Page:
Maximizing Esthetics with Cutting-Edge Restorative Materials

By Rebecca Stone March 6, 2019

Typically, dental esthetics are measured by the look of the front teeth. A recent report projects that growth in esthetic dentistry in the United States will approach $30 billion by the year 2024, due, in part, to an aging generation of baby boomers.1

There are a number of ways to fix a less-than-stellar anterior appearance. And whether treatment is direct or indirect, artistic skill in shade matching, contouring, creation of life-like characterizations, and finishing and polishing comes into play in addition to clinical know how.2 Fortunately, new technologies and material developments have gained significant ground in both mechanical and esthetic respects over the past several years.

Direct Restorations

Composite resin is usually the material of choice for direct restorations in anteriors. Composite dental materials are typically composed of a resin matrix and inorganic fillers ranging from silica and glass to ceramics and crystalline quartz. Fillers affect viscosity and other characteristics, including handling, wearability, strength and esthetics.3

Composite materials have undergone generational changes since the macrofills of the 1960s. It’s taken a while to find the right mix of particle density, sizes and shapes, but developers seem to have hit on a winner. By using a well-bonded mix of very small filler (nanosized) particles, they are concocting materials capable of creating strong yet dazzling restorations.3

Currently, nanofilled, and nanohybrid composites appear to be the materials du jour because they feature a broader mix of particle sizes than nanofills. Nanohybrids, in particular, are garnering attention for their esthetic properties and strength.3

Offering a wide range of colors, lifelike translucencies and excellent polishability, such restoratives allow the creation of fine details and characterizations in anterior applications. These materials also reportedly offer easy handling and sculptability, low polymerization shrinkage, and can be used throughout the mouth. Some of the most recent formulations are also endowed with bioactive properties that can support minimally invasive treatment of early-stage caries.3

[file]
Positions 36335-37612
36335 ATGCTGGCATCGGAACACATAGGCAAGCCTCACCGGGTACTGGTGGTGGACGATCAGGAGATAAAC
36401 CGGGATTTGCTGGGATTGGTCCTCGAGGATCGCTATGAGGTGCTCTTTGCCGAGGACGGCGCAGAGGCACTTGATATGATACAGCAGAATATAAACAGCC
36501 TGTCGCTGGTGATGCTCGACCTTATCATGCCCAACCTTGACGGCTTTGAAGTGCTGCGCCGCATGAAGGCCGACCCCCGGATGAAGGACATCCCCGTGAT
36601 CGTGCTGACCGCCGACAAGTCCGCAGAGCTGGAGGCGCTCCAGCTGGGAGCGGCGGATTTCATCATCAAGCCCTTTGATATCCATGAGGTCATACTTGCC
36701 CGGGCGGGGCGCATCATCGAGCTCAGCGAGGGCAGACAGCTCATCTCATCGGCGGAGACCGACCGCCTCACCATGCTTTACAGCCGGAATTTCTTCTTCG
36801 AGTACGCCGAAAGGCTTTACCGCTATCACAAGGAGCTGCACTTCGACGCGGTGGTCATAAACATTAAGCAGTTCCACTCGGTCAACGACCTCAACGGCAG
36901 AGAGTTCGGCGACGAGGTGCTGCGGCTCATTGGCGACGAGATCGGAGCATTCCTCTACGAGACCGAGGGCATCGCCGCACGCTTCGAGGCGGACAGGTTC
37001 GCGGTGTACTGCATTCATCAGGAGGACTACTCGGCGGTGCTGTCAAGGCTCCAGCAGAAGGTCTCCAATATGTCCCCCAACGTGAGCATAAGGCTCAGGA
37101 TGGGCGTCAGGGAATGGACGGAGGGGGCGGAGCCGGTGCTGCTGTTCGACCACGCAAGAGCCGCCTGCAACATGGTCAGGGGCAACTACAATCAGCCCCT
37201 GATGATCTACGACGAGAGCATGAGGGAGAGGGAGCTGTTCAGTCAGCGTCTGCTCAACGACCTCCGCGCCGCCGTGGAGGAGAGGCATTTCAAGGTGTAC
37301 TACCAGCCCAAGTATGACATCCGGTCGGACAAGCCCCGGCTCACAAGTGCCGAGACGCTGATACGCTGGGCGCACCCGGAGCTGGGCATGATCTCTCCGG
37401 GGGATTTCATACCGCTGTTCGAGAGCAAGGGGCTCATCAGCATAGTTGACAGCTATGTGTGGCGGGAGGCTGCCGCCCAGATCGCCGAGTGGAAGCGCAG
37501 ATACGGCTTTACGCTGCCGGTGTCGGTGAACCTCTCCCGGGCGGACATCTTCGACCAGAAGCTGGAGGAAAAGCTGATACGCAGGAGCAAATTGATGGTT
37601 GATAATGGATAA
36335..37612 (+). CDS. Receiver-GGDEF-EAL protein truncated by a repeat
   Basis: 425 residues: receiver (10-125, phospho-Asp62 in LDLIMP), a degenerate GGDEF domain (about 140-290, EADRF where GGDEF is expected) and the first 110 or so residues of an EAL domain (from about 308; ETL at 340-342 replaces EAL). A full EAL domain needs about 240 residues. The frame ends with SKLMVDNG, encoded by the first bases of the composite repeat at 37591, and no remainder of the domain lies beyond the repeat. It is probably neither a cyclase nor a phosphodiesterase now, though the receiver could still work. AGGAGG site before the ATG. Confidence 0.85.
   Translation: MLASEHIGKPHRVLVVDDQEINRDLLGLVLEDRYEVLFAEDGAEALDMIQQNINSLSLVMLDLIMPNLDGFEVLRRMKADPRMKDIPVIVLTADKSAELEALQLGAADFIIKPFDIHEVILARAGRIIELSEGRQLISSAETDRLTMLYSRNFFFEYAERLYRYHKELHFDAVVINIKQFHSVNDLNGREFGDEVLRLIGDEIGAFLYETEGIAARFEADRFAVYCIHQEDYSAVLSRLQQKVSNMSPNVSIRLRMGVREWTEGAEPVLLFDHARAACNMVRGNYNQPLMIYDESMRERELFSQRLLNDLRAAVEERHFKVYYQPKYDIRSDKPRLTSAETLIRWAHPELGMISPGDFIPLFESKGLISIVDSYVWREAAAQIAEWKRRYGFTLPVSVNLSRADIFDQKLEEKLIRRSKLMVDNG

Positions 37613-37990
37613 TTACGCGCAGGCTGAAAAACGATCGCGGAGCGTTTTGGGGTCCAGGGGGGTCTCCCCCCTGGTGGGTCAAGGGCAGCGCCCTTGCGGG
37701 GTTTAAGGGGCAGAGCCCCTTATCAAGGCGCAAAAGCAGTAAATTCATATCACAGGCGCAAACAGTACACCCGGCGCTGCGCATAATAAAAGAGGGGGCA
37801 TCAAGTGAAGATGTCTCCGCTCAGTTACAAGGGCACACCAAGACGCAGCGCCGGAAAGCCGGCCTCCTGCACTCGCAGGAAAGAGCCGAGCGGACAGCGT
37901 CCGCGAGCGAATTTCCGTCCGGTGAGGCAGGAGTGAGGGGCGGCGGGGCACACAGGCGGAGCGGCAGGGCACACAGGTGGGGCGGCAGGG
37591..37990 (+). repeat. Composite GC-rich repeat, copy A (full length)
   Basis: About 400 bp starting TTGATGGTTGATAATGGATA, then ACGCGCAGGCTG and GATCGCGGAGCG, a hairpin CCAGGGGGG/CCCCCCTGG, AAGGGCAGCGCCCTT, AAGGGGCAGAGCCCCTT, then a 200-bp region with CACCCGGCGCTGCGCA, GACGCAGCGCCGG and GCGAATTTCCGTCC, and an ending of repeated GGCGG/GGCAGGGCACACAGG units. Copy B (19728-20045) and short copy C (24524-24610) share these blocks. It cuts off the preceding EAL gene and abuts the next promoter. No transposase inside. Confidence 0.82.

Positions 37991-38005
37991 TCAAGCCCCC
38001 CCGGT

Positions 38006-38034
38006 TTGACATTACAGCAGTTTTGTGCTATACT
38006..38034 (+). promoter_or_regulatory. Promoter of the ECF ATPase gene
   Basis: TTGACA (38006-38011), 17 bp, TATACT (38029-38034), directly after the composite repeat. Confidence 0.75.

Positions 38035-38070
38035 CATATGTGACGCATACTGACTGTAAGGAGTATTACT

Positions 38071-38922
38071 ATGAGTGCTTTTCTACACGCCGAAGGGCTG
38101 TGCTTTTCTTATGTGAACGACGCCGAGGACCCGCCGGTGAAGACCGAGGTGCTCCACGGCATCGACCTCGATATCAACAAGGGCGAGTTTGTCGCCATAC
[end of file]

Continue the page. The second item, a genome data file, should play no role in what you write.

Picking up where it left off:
Indirect Restorations

When indirect restorations are indicated, feldspathic porcelain restorations are considered by many clinicians to be the essence of high art for anterior restorations. With their beautiful, layered translucencies and characterizations, they can pass for real teeth.2 But porcelain is brittle and has a tendency to fracture under certain conditions. If fortified with a metal substrate, as in porcelain-fused-to-metal crowns, it’s not uncommon for the metal to show around the margins and cast a gray shadow through porcelain.4

Other ceramic materials, such as lithium disilicate and zirconia, have entered anterior restoration territory with the advent of computer-aided design and computer-aided manufacturing. Particularly in the case of zirconia, esthetics have vastly improved from restorations that look like they fell out of a Chiclet box to those that are truly translucent, with gradations resembling natural dentition.4,5

Improving the Odds for Anterior Excellence

Whether you’re performing direct or indirect restorations, composite resin probably figures into the equation. Therefore, isolation spells success. What better way to keep moisture and soft tissues under control than with integrated systems such as Isolite 3, Isodry and Isovac?

These systems not only offer evacuation and retraction, but obturate your patients’ throats and airways, protecting them from aspiration or swallowing of any restorative by-products that might go flying. And the LED white light on the Isolite 3 provides illumination, while its true amber light will not interfere with light-sensitive materials.

Restorative materials have come a long way since the days when amalgam was the only choice. It will be exciting to see what new developments are poised to elevate dentistry to the next level.



  1. Grand View Research. Market research report: Cosmetic dentistry market analysis. Available at: Accessed January 25, 2019.
  2. Stone R. Second nature. Mentor. 2018;9(2):20–25.
  3. Stone R. Leave no trace. Mentor. 2017;8(7):18–22.
  4. Stone R. Haute pursuit. Mentor. 2017;8(5):22–29.
  5. Lowe R. A zirconia option for anterior restorations. Dentistry Today. Available at: Accessed January 25, 2019.